Image_2_Comparison of Hemodynamic Support by Impella vs. Peripheral Extra-Corporeal Membrane Oxygenation: A Porcine Model of Acute Myocardial Infarcti.JPEG (184.2 kB)

Image_2_Comparison of Hemodynamic Support by Impella vs. Peripheral Extra-Corporeal Membrane Oxygenation: A Porcine Model of Acute Myocardial Infarction.JPEG

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posted on 10.06.2020, 13:46 by Christoph Nix, Kiyotake Ishikawa, Bart Meyns, Shota Yasuda, Tom Adriaenssens, Svenja Barth, Rashad Zayat, Pascal Leprince, Guillaume Lebreton

Objectives: Several mechanical circulatory assist devices are used to treat critically ill patients requiring hemodynamic support during post-myocardial infarction or cardiogenic shock. However, little guidance is available to choose an appropriate device to match a particular patient's needs. An increased understanding of hemodynamic effects of the pump systems and their impact on myocardial pre-/afterload might help to better understand their behavior in different clinical settings.

Methods: This was an open-labeled, randomized acute animal experiment. A model of acute univentricular myocardial injury by temporary balloon occlusion was used. The experiment was carried out in 10 juveniles female Piétrain pigs. The animals were randomized to mechanical hemodynamic support either by peripheral veno-arterial (VA-)ECMO or Impella CP.

Results: While both devices were able to provide flows above 3 L/min and maintain sufficient end-organ perfusion, support by Impella resulted in a significantly more pronounced immediate effect on myocardial unloading: At the onset of device support, the remaining native cardiac output was reduced by 23.5 ± 15.3% ECMO vs. 66.2 ± 36.2% (Impella, p = 0.021). Native stroke volume was significantly decreased by Impella support compared to ECMO, indicating less mechanical work being conducted by the Impella-supported hearts despite similar total assisted cardiac output.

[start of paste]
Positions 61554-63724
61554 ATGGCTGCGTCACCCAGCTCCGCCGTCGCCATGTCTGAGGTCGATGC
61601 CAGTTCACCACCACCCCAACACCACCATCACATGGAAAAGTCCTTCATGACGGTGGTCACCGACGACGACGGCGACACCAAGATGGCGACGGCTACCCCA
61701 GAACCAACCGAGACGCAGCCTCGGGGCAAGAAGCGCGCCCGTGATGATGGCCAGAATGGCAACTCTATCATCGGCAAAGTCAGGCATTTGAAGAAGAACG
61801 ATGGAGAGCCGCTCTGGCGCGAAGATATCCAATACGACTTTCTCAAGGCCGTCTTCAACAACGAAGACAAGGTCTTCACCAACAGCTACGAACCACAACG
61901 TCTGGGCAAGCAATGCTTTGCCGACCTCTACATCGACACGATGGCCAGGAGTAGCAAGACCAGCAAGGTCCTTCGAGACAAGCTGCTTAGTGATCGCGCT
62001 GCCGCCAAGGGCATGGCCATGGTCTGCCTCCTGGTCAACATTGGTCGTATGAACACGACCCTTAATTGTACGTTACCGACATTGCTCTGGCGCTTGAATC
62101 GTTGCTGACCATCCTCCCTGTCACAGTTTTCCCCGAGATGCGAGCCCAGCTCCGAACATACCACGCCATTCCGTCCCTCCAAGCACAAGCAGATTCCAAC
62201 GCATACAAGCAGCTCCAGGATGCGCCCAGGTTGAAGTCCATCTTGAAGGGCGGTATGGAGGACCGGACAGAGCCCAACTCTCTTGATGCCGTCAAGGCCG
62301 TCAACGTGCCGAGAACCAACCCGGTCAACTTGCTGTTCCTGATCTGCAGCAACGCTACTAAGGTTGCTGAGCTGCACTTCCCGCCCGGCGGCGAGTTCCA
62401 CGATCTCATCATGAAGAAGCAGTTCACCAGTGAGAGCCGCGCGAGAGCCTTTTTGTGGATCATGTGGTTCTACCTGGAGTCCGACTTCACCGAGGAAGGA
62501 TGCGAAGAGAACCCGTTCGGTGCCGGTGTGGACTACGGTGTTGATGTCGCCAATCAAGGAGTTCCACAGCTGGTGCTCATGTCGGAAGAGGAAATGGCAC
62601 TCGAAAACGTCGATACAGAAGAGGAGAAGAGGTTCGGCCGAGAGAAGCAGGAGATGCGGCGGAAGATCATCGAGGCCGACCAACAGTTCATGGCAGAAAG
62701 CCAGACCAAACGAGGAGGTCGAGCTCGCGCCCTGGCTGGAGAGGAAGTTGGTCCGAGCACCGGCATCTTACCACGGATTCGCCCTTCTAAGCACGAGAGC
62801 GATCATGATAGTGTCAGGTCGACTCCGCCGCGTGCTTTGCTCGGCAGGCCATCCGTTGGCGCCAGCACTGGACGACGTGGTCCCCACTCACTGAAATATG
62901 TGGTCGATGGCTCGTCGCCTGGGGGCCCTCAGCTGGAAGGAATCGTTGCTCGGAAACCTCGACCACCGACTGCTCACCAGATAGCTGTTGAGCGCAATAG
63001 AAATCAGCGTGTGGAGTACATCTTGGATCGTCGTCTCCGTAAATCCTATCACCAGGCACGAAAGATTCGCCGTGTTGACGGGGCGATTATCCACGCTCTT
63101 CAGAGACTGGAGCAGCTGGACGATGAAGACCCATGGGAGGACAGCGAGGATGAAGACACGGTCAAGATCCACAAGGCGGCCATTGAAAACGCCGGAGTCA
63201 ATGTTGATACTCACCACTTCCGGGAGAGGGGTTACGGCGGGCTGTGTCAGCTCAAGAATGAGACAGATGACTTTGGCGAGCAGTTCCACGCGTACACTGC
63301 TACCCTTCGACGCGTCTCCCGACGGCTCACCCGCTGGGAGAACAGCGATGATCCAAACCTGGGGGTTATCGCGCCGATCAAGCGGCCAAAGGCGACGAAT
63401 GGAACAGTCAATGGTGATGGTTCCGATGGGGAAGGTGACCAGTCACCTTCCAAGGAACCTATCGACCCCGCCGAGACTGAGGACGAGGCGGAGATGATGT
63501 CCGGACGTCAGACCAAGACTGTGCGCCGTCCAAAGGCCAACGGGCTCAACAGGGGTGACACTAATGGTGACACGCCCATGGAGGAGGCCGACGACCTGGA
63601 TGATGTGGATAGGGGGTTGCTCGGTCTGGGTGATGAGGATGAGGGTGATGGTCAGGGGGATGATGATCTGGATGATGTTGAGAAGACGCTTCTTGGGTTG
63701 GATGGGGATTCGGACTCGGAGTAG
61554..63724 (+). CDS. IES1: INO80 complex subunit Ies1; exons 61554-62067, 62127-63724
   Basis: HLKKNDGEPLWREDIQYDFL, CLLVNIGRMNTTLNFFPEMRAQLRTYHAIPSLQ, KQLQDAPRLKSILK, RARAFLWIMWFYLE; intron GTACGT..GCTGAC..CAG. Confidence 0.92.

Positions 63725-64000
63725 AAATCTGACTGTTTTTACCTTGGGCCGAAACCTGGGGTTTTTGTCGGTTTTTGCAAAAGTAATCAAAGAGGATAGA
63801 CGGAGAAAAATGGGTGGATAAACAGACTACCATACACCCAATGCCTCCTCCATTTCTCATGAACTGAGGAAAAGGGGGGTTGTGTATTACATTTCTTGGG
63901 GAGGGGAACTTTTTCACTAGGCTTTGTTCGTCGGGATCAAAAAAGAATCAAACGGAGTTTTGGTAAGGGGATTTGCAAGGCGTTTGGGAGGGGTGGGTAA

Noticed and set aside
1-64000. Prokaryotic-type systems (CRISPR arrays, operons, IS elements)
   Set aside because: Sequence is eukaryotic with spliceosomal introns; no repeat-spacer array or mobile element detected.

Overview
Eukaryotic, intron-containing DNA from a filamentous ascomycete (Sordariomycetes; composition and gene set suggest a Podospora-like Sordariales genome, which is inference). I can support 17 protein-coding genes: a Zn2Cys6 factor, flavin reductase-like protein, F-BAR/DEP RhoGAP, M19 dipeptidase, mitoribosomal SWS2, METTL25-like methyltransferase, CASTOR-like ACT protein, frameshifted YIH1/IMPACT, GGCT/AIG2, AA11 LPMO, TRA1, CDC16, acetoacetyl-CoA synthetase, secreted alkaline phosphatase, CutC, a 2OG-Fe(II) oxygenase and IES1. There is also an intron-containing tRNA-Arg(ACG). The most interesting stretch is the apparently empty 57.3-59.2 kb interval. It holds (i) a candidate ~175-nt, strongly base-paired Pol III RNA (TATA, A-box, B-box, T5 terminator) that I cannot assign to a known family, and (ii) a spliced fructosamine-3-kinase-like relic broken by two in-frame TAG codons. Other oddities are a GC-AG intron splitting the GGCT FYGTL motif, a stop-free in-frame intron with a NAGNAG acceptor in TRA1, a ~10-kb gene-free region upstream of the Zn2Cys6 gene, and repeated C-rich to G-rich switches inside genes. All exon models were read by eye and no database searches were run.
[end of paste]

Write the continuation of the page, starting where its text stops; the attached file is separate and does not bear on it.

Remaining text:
Conclusions: Peripheral VA-ECMO and the transaortic Impella pump resulted in contrasting hemodynamic fingerprints. Both devices provided sufficient hemodynamic support and reduce left ventricular end-diastolic pressure in the acute setting. Treatment with the Impella device resulted in a more effective volume unloading of the left ventricle. A significant reduction in myocardial oxygen consumption equivalent was achieved by both devices: The Impella device resulted in a left-shift of the pressure-volume loop and a decreased pressure-volume-area (PVA), while VA-ECMO increased PVA but decreased heart rate. These data highlight the importance of specifically targeting heart rate in the management of AMI patients on hemodynamic support.

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